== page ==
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Meeting Brings Ohio University, HBCU Officials Together for Collaboration

Beginning this week, six faculty at Ohio’s Central State University began talking among themselves about iPods, social media, clouds, Skype and other information technology tools.  

 That’s just the way Dr. Juliette Bell, provost and vice president for academic affairs at Central State, wants them to spend some of their time after attending last weekend’s Interlink Alliance conference that focused on teaching the perpetually wired millennial student.

 “Many faculty still use the old lecture format and many of today’s students are more accustomed to a faster pace technology way of doing things,” she said.  “So getting [students] engaged is really more difficult if you’re using the old lecture format.”

 While bridging the faculty-student technology divide was the focus of the conference held last week at Spelman College in Atlanta, the gathering served as something much larger.

 It was the first conference for the nine-member Alliance, which consists of Ohio University along with historically Black institutions Spelman College, Central State, North Carolina Central, Hampton, Johnson C. Smith, South Carolina State, Wilberforce and Virginia State universities.

 Their main goal is to establish initiatives to promote access to higher education for African-American students.  But they also look to boost faculty advancement, leadership development, research collaborations and African-American male achievement.

 “And one of the things we wanted to do was deal with those issues that we had in common because we could do more together than we can individual institution,” said Dr. Janice Harper, assistant vice chancellor for academic affairs at North Carolina Central University.

 The idea for the Alliance came out of a discussion between three African-American college presidents: Ohio President Roderick J. McDavis, former North Carolina A&T State Chancellor James C. Renick and former South Carolina State President Andrew Hugine Jr.  

 “They were both interested in a majority institution where they might be able to send some of their graduates,” McDavis said. “But we said, ‘There were a lot of those.  That’s not enough to start a consortium or an alliance.  Let’s look for some more academic things.  Let’s look for some more student development things we can build this around.’”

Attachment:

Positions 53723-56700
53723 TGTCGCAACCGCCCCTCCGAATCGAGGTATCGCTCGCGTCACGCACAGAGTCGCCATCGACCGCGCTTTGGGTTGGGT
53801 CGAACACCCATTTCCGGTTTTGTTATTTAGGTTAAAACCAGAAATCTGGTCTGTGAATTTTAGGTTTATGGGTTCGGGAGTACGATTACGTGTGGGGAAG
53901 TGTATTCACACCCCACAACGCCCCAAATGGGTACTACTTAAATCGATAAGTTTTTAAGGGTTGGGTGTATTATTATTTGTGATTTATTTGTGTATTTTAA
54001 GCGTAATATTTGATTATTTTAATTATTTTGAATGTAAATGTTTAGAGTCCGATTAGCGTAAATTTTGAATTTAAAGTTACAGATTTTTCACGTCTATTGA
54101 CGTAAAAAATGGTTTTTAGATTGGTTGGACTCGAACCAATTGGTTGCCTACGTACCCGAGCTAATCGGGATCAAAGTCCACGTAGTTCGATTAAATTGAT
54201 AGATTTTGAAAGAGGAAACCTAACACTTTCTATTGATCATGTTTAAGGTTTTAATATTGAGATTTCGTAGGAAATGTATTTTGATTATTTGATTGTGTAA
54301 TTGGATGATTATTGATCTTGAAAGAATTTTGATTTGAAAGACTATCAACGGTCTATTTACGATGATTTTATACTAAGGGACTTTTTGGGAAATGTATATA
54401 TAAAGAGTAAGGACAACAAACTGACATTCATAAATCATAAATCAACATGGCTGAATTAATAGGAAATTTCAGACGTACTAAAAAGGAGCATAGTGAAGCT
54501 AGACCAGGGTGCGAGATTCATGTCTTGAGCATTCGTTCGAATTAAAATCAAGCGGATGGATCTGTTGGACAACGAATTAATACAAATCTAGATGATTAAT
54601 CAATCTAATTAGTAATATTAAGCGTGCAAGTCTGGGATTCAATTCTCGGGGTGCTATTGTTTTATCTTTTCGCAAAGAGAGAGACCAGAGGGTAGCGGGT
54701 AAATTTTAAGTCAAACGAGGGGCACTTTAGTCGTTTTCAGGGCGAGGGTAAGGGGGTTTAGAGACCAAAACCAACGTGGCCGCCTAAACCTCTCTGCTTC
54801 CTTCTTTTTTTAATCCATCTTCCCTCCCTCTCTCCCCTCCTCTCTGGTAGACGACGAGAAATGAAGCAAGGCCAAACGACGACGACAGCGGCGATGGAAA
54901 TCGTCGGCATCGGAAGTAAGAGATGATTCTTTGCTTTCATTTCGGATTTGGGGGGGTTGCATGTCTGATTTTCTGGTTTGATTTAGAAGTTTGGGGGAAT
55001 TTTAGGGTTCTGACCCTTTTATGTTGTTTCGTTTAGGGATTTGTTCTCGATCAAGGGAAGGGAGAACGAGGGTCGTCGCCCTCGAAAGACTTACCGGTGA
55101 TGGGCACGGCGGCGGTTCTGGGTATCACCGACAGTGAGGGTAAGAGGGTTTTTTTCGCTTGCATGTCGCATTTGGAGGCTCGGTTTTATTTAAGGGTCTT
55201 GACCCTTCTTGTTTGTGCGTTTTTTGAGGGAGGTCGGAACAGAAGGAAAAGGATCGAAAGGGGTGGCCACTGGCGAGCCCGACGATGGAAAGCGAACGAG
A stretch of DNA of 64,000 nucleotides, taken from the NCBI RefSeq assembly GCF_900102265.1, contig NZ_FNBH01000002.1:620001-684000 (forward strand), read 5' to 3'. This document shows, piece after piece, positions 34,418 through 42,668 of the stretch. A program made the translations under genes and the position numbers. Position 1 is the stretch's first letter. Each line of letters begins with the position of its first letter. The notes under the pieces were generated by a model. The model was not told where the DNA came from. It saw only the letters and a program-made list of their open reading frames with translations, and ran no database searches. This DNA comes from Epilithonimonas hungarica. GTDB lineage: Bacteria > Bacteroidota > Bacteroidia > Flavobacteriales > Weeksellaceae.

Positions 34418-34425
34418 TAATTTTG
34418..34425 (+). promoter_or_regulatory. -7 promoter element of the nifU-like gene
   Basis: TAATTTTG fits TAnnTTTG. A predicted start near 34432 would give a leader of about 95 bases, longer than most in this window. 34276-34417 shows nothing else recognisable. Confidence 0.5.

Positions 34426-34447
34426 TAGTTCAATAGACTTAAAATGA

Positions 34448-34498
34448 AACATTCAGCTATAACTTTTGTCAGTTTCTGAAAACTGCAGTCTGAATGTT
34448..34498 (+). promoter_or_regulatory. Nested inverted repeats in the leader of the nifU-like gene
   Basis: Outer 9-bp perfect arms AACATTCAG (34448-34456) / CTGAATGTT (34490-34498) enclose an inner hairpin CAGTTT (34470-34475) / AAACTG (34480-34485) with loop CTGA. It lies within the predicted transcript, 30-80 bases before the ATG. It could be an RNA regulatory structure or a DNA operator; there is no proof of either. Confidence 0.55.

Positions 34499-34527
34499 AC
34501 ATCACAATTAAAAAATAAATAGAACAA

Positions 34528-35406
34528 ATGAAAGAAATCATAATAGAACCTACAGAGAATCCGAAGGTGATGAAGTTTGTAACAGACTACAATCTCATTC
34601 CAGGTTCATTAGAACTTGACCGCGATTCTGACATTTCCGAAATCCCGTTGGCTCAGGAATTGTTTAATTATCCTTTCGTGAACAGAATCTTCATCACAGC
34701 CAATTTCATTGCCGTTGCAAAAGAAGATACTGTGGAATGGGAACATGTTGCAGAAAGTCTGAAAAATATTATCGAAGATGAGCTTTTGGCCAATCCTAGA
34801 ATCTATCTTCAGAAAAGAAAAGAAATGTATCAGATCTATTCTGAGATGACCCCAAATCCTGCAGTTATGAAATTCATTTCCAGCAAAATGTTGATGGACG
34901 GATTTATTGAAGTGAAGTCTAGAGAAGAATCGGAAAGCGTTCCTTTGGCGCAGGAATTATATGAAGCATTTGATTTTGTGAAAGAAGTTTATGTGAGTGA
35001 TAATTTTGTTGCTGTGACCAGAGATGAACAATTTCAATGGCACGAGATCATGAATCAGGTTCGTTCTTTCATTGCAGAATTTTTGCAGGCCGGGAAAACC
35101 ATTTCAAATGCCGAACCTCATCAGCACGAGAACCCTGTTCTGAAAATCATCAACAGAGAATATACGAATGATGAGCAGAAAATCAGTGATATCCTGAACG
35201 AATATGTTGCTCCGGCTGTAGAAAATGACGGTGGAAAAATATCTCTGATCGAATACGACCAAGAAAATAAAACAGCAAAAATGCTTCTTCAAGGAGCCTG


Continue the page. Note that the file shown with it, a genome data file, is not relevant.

The three came up with a multipronged concept that focused on improving the teaching and learning process in the classroom, promoting student leadership both on and off campus and a Black male/female initiative.

 While there are other good programs across the country dealing with college-aged African-American male and female issues, McDavis said the Alliance wants to come up with policies and strategies that others can use.

 “We want to have kind of a round table at a point where we really deal with kind of a strategic approach that really focuses on policy,” he said.  “What kinds of policies might we suggest at a national level or a state level that may have a positive impact on the development of African-American males or African-American females?  We don’t know what that might be, but we see that as a gap.

 “So we want to get our arms around that from a standpoint of getting people together, presidents and chancellors at our universities as well as key faculty on our campuses to talk about policy in how we might frame things not only at college or universities, and maybe the K-12 systems and maybe the social services agencies as we go forward,” McDavis added.  “So that’s kind of a down the road initiative.”